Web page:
U.S. ARMY’S NEW ROBOTIC BIRD DRONE IS SO REALISTIC IT GETS ATTACKED BY HAWKS

The Washington Times on June 6, 2013, reported that a robotic bird created for the U.S. Army for use as a miniature spy drone is so convincing that it has been attacked by hawks and eagles, according to researchers. Excerpts below:

The Robo-Raven, as the solar-powered, remotely piloted surveillance aircraft is called, was designed and built at the University of Maryland’s Maryland Robotics Center — an interdisciplinary research establishment in the university’s A. James Clark School of Engineering. The center posted a video of a test flight this week.

The Robo-Raven “already attracts attention from birds in the area which tends to hide its presence,” said John Gerdes, a mechanical engineer with the Vehicle Technology Directorate at the U.S. Army’s Aberdeen Proving Ground in Maryland.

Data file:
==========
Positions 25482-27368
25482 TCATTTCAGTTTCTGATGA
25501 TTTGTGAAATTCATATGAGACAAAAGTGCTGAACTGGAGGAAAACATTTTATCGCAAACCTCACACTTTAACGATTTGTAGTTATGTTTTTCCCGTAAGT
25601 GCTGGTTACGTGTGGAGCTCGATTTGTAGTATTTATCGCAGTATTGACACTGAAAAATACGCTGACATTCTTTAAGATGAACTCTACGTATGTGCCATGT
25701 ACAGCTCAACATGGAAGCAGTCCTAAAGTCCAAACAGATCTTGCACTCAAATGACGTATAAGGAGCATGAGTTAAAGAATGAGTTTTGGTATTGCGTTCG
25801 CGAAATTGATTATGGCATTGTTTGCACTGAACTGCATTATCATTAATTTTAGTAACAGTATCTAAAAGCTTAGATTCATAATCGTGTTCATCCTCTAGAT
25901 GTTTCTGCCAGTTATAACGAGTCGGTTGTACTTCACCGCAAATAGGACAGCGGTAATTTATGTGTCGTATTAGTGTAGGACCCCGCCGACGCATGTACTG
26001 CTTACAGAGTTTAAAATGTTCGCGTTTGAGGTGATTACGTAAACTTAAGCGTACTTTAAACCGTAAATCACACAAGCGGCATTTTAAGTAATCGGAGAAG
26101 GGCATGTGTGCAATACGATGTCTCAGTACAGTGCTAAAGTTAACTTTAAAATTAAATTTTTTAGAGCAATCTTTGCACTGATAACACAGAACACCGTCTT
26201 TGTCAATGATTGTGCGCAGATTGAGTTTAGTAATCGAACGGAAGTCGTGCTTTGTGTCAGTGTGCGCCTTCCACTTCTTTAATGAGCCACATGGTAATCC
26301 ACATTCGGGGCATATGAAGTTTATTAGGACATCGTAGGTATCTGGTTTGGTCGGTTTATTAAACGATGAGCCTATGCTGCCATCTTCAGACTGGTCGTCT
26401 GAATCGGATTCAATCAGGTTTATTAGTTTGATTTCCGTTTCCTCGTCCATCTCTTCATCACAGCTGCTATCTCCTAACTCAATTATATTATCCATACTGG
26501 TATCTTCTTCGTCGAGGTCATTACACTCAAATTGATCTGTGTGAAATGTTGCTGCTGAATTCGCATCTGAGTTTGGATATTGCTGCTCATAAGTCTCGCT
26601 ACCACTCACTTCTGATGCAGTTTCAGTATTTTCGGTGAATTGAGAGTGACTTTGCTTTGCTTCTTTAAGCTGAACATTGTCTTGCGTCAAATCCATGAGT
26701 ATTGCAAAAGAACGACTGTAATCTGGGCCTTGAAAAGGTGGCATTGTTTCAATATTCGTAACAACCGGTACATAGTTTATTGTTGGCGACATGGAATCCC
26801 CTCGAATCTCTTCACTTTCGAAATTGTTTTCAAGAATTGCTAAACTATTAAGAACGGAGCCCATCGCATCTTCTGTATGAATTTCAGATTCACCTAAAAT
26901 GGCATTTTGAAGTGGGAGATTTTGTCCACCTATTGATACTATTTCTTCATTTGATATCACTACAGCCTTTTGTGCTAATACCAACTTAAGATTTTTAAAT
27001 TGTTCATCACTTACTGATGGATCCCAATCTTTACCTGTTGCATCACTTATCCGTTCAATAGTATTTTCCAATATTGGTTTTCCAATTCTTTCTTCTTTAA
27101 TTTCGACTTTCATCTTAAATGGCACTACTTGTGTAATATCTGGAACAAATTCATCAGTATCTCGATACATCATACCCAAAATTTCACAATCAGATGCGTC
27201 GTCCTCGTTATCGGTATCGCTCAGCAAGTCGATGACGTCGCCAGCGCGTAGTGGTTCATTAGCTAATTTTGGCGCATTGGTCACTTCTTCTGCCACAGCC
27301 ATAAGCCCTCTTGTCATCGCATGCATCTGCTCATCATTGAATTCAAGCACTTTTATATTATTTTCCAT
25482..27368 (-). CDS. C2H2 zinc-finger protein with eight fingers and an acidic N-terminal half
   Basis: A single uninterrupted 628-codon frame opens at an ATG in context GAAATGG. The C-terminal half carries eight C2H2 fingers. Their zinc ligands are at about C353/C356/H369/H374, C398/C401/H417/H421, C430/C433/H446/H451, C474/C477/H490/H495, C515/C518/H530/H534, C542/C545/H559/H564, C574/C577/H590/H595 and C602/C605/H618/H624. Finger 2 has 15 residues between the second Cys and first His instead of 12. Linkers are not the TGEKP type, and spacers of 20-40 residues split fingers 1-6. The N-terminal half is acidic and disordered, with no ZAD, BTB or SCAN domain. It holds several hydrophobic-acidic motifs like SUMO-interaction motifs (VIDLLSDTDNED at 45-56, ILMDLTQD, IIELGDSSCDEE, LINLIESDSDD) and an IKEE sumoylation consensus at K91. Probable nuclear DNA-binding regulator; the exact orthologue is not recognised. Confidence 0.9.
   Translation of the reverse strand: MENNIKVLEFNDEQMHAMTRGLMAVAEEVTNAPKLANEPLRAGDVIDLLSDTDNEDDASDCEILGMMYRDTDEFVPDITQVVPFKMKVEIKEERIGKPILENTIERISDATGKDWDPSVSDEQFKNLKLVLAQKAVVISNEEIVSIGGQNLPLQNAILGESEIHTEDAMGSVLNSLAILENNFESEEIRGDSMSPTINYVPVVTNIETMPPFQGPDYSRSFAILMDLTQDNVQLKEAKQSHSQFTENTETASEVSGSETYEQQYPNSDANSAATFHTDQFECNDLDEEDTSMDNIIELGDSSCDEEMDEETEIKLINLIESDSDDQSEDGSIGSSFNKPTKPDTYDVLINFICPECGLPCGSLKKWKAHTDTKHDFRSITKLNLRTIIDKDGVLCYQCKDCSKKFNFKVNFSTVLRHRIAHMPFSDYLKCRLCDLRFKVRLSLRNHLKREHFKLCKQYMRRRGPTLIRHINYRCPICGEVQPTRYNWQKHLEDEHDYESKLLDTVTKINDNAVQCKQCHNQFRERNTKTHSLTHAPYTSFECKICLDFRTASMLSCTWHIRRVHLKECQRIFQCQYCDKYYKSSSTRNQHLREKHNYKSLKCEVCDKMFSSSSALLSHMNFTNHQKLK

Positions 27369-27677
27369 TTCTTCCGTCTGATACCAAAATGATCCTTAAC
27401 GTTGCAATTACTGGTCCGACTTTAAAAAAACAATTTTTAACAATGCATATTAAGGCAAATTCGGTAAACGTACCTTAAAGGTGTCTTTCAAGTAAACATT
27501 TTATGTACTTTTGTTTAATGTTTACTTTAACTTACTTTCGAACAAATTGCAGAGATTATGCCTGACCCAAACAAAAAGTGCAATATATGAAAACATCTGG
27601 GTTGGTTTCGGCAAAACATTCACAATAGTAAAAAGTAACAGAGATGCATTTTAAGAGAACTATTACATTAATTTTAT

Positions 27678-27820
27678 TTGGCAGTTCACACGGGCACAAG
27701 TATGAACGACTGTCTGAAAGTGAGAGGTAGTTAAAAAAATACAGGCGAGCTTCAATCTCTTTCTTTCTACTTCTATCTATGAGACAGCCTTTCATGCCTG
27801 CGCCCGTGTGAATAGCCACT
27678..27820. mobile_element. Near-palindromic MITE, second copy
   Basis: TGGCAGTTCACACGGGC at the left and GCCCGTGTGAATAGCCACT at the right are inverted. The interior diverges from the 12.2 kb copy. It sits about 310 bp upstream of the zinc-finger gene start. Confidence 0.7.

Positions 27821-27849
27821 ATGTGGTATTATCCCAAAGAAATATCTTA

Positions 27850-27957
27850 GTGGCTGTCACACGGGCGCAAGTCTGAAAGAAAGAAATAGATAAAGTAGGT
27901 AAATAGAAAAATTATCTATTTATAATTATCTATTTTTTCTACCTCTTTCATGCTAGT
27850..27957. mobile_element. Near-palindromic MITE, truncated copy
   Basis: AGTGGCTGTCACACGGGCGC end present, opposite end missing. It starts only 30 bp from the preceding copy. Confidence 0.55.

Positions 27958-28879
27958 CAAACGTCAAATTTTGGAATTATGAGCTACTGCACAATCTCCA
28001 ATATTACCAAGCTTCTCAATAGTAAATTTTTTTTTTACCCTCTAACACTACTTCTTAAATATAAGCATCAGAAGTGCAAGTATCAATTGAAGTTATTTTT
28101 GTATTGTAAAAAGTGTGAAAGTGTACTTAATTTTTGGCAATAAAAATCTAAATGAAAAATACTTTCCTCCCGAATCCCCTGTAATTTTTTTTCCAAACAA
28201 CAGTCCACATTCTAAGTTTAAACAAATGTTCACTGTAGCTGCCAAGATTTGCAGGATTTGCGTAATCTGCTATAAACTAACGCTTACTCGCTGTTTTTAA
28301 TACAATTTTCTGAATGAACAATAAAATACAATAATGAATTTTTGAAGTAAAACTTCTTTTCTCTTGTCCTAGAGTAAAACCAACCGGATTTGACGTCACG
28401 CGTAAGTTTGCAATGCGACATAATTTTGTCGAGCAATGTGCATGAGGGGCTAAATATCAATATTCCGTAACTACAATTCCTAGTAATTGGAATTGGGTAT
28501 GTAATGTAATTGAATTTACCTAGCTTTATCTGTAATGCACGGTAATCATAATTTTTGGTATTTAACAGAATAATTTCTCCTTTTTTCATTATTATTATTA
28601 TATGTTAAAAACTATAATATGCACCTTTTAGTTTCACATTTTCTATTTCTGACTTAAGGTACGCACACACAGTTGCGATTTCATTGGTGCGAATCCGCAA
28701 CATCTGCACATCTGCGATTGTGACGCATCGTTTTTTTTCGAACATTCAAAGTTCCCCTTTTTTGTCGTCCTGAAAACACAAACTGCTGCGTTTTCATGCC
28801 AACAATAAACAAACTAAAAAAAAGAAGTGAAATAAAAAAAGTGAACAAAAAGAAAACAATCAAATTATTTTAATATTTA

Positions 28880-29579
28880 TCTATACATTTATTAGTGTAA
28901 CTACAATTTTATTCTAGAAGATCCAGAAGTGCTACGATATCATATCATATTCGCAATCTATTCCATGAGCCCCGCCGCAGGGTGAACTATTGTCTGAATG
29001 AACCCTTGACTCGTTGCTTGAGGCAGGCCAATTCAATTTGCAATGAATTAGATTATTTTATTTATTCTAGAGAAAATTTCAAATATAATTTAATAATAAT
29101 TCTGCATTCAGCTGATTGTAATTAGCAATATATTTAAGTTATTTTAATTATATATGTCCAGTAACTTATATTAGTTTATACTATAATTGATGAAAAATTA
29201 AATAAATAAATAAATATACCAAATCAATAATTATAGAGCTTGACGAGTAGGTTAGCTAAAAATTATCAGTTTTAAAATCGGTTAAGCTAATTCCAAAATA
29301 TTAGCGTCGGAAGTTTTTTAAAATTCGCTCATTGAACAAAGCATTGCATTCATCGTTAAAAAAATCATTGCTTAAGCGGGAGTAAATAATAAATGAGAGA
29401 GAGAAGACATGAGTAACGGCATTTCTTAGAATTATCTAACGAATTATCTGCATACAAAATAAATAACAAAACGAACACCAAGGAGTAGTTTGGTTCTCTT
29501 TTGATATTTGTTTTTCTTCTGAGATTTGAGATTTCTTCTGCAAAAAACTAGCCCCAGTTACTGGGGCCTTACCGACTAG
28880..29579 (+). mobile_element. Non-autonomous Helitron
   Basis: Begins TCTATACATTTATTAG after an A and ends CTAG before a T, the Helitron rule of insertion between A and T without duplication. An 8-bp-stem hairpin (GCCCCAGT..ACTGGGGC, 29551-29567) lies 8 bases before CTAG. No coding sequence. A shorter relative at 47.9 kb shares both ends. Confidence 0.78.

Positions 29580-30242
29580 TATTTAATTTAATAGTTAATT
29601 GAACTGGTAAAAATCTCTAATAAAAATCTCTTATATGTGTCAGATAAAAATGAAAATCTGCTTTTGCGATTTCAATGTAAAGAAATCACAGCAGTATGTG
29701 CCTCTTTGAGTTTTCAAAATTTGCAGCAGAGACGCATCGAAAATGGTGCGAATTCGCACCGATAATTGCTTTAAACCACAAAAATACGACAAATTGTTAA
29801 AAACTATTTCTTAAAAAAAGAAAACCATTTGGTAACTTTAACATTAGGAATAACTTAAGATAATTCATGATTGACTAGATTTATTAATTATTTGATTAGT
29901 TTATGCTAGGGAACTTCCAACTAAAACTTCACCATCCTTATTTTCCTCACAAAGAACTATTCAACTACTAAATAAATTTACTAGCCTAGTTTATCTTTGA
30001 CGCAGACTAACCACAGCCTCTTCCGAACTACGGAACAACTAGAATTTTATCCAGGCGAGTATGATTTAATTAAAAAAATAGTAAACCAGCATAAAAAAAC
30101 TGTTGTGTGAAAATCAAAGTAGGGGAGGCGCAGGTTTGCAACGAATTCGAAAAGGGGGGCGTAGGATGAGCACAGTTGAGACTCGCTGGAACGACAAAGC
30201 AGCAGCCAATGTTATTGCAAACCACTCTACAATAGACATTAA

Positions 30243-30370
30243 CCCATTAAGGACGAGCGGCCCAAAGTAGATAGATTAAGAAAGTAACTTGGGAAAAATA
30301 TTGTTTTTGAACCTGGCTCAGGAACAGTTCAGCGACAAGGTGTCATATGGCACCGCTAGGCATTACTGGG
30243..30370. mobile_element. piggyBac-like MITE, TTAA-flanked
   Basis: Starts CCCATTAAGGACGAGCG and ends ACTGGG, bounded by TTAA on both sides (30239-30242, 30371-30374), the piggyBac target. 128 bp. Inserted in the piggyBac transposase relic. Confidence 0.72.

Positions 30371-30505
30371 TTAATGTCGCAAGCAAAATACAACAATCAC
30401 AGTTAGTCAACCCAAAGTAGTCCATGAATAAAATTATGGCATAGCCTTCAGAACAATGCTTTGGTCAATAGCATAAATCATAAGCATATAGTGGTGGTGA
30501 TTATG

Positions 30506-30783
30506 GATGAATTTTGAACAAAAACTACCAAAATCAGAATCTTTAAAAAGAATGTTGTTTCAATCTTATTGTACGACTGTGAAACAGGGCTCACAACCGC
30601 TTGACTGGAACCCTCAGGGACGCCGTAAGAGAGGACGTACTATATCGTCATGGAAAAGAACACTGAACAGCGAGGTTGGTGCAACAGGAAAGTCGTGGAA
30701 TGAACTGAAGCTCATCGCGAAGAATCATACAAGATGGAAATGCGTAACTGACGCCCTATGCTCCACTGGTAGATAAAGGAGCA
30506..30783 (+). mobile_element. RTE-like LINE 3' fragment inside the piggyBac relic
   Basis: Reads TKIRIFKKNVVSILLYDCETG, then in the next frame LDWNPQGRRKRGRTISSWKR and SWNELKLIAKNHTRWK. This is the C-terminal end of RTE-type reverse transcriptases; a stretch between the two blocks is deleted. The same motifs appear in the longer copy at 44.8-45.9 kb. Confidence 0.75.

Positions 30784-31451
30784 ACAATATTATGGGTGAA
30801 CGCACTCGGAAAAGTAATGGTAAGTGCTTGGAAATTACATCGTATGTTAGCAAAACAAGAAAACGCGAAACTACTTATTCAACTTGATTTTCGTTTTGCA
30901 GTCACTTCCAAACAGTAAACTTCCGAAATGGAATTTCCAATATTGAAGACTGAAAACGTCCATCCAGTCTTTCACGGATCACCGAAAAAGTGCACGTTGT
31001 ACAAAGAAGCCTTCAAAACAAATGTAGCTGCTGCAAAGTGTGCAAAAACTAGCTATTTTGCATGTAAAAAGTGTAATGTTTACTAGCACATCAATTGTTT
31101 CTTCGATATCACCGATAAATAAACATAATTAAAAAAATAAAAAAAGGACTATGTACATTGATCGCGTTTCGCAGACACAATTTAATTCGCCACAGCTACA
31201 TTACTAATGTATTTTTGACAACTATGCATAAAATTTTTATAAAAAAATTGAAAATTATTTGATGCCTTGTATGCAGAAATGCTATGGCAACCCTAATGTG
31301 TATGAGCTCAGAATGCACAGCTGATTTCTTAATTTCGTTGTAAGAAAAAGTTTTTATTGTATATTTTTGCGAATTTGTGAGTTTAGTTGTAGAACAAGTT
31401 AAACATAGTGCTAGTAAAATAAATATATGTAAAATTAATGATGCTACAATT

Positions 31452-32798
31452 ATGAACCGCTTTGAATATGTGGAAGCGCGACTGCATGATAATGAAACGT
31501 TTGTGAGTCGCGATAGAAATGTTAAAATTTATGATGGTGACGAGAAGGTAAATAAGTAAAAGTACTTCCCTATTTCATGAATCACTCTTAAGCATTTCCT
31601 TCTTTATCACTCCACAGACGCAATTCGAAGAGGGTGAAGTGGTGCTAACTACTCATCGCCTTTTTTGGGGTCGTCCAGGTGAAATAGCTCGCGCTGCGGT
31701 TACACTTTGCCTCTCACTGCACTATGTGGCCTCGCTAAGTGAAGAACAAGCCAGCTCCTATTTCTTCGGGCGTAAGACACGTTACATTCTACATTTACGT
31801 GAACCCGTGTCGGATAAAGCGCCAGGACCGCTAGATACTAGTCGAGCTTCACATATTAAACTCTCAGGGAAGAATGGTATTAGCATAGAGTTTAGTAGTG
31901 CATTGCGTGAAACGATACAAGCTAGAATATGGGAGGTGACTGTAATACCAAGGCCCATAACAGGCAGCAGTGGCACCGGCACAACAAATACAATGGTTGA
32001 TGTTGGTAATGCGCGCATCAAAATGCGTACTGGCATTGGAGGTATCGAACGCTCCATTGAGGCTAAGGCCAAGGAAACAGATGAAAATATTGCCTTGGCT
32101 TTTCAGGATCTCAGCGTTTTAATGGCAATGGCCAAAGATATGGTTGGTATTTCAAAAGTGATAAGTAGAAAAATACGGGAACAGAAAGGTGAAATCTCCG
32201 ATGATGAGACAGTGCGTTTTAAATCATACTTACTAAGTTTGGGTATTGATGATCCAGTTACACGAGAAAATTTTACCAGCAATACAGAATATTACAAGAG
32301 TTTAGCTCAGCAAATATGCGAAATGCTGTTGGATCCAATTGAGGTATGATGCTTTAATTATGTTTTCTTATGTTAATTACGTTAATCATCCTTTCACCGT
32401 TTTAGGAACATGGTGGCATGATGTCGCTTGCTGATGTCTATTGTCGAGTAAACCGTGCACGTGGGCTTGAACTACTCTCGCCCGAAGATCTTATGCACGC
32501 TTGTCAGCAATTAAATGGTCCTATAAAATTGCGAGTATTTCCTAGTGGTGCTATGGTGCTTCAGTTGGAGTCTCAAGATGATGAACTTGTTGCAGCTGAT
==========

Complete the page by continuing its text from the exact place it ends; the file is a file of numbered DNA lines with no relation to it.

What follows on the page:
“Generally we don’t see them coming,” Mr. Gerdes said on the center’s website. “They will dive and attack by hitting the bird from above with their talons, then they typically fly away.”

The Robo-Raven’s wings flap completely independently of each other and “can be programmed to perform any desired motion,” enabling the bird to carry out aerobatic flight maneuvers, such as diving and rolling, never before possible.

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